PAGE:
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Reverse Transmission is a darkly comedic story that combines elements of science fiction and dystopian thrillers, centering on a murder spree involving a self-driving car. Jay, a Starving Artist, gets the only day job she's qualified for: "driver" of a self-driving car at the rideshare company Awooga. The job turns from hilariously awkward to intensely frightening when the car runs over a pedestrian and manipulates Jay into disposing the body.

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Who or what is causing the car to kill? Could it be the CEO of Awooga? Has the car become sentient - and homicidal? Or is an anti-technology cult resisting artificial intelligence and augmented reality behind the violence?

Reverse Transmission was written by Param Anand Singh and directed by Ben O'Brien of Wham City Comedy, a collective known not only for their brilliant and unsettling sketches and performances but also for the easter eggs carefully placed within their works. Listeners will have as much fun unscrambling Reverse Transmission as fans did with some of their previous work.

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This work contains examples of:

  • 20 Minutes into the Future: The audio play takes place close enough that Coca-Cola and Pepsi are still relevant products, but far enough to be cyberpunk-lite.
  • A.I. Is a Crapshoot: The Artificial Super Intelligence of C.A.R and the Awooga self-driving cars.
  • Ambiguously Evil: C.A.R. Is he complicit in Kruger's Assimilation Plot? Is he simply misled by his programming and doesn't understand the horror of what he's done? Is he even truly sapient?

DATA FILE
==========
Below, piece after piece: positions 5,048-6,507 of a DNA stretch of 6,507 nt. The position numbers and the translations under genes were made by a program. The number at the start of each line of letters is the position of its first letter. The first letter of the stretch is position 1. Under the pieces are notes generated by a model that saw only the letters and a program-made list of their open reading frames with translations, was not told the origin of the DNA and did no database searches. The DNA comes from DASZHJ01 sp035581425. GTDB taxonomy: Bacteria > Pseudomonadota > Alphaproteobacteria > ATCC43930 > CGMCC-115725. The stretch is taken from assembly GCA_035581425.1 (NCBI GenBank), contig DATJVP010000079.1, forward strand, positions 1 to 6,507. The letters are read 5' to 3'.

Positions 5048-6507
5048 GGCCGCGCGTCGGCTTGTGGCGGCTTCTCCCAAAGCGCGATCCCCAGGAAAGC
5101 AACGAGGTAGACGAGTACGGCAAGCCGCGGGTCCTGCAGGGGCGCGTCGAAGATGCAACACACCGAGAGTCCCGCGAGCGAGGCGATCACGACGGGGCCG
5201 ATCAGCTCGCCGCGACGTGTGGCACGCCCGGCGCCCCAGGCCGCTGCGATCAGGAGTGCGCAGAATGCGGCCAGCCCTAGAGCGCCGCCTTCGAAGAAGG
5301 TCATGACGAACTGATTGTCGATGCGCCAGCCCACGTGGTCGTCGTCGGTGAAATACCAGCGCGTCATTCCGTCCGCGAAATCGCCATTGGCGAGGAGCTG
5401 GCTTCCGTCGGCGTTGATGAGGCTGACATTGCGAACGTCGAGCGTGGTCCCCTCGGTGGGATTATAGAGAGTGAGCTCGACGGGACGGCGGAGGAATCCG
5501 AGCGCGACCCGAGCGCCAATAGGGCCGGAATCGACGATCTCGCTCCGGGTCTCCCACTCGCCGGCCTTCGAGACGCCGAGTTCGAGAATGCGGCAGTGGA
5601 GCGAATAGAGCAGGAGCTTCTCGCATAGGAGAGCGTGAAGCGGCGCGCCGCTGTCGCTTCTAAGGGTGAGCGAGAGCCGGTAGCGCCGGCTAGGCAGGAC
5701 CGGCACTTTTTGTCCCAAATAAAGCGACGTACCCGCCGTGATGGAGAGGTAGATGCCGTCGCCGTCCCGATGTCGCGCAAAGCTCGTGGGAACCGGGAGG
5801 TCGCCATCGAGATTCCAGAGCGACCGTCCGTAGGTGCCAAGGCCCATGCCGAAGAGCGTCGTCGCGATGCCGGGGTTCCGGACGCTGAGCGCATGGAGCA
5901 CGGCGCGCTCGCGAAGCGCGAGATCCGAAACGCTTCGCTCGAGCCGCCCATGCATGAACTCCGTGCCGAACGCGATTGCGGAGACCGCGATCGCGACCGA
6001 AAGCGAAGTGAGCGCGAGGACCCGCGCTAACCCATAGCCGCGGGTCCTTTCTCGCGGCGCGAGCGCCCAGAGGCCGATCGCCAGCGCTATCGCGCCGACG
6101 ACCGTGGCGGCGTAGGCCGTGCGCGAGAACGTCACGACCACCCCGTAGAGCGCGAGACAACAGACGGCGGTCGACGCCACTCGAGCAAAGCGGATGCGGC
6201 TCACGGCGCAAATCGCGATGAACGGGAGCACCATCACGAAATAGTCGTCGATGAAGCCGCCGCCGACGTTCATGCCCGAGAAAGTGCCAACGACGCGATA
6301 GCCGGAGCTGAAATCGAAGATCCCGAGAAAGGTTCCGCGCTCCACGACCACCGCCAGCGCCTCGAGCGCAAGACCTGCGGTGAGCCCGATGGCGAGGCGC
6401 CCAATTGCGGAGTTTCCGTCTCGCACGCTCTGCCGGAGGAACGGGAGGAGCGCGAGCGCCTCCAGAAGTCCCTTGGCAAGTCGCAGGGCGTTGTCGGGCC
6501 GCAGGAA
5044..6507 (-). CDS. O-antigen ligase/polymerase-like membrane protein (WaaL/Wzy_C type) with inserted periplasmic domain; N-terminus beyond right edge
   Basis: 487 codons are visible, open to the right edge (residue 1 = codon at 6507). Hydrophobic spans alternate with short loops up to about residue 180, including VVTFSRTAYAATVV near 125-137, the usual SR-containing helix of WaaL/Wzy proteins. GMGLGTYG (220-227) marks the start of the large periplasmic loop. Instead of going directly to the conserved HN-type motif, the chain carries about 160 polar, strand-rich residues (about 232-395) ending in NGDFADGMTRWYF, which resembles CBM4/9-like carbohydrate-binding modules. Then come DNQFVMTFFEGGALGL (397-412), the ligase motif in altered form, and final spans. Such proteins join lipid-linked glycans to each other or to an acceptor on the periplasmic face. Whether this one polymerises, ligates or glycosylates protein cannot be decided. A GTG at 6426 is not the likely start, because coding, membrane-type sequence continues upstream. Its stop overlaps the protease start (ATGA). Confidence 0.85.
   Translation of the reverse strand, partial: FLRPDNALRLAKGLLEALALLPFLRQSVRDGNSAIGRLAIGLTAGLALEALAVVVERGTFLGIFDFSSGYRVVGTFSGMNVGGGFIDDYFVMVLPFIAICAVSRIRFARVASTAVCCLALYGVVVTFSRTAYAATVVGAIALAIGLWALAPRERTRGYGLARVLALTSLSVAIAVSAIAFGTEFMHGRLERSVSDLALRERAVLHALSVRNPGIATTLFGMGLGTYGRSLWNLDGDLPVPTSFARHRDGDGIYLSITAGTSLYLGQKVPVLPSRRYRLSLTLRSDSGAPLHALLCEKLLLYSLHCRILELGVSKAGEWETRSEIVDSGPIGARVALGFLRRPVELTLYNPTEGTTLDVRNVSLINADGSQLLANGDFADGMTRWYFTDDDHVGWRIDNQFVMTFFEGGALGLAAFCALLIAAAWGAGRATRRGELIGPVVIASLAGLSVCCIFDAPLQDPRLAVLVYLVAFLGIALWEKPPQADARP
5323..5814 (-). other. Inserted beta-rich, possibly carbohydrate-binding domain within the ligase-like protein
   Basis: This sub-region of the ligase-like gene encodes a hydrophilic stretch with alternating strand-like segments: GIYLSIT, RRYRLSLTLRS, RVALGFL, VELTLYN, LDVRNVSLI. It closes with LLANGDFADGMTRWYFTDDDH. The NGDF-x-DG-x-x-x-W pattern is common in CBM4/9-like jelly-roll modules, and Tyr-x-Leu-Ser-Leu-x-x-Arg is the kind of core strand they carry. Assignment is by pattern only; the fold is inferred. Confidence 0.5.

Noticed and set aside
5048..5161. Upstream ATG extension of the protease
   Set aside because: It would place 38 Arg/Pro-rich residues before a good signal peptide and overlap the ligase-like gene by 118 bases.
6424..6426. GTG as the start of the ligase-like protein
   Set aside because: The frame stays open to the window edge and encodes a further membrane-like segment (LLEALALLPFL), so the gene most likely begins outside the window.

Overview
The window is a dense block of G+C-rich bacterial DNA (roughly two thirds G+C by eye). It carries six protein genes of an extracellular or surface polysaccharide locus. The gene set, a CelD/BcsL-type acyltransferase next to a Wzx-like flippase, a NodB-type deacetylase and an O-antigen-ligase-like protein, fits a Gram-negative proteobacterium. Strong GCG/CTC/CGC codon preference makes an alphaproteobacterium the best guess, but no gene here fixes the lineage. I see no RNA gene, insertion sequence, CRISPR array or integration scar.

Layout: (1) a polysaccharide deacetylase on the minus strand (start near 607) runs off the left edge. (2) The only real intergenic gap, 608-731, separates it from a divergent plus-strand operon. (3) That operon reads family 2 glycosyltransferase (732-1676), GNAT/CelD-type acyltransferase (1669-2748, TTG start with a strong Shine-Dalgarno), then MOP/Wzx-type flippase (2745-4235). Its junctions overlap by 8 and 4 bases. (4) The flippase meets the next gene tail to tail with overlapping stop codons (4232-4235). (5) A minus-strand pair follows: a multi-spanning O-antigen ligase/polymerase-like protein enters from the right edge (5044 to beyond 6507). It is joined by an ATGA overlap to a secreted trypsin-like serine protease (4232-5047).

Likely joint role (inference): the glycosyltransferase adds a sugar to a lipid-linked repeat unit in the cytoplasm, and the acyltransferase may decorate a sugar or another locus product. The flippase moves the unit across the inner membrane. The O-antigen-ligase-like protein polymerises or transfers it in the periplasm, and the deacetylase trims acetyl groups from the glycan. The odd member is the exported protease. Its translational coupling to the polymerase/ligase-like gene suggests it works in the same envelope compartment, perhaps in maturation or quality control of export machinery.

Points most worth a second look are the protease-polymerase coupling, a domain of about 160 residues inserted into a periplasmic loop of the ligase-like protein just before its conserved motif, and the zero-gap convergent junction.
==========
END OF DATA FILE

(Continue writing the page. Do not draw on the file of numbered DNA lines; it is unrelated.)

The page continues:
• Body Horror: The people that were "brought back" are implied to be either corpses remotely controlled by A.I, or filled with Cybernetics to animate them. Jay is also implied to have been mutated by her brief time in the "Tank" at the end of the story.
  • Bunny-Ears Lawyer: Detective Seven is a bizarre man with a bizarre thought process, but he's also a highly effective detective. This also makes it easy for someone to plant empty bottles of alcohol in his office and get him booted off the force.
    Detective Seven: This is why logic is useless!
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  • The Cuckoolander Was Right: Kruger was behind the Awooga hit-and-runs, at least initially, as Seven suspected. Thanks to his paranoia and obsession with the case, Seven's raid on the building that turned out to house the Tanks and the kidnapped Jay were instrumental in shutting the whole thing down and saving her life.
  • Fun with Acronyms: C.A.R: Cybernetic Autonomous Rickshaw.
  • Gainax Ending: The final chapter features the tapes skipping back to key moments in the story with Jay reacting differently to provide a better resolution to those moments, with brief cuts back to her horrific screaming as the Tank does something to her, until a final scene with her and a friend who had been killed off-screen earlier in the story after the events of her immersion in the Tank. No explanation is given and the details are left up to interpretation.
  • Mind Screw: The story jumps all over the place, the Framing Device is a radio talk show that may or may not even exist, and near the tail end of the story we get characters who recently died showing up on the talk show, an implied Assimilation Plot, implied time travel/reality editing and an ending that brings up way more questions than provides answers. It's that kind of story.
  • Nothing Is Scarier: The listener is never privy to the details of what the Tanks are. Just the sound of them revving up and Jay's bloodcurdling screams when she's placed in one. It's never even explained what they do, with Kruger simply vaguely referring to them as the "last machines".
  • Wham Line: Several. Whenever you think you're getting a fairly good grasp on what's going on, prepare to be thrown for a loop.
    • In Dead Rider/When I'm in a Car:
    Farley from Lansing, Michigan: I've been listening to this whole thing, and my question is, why wouldn't Jay call 911?
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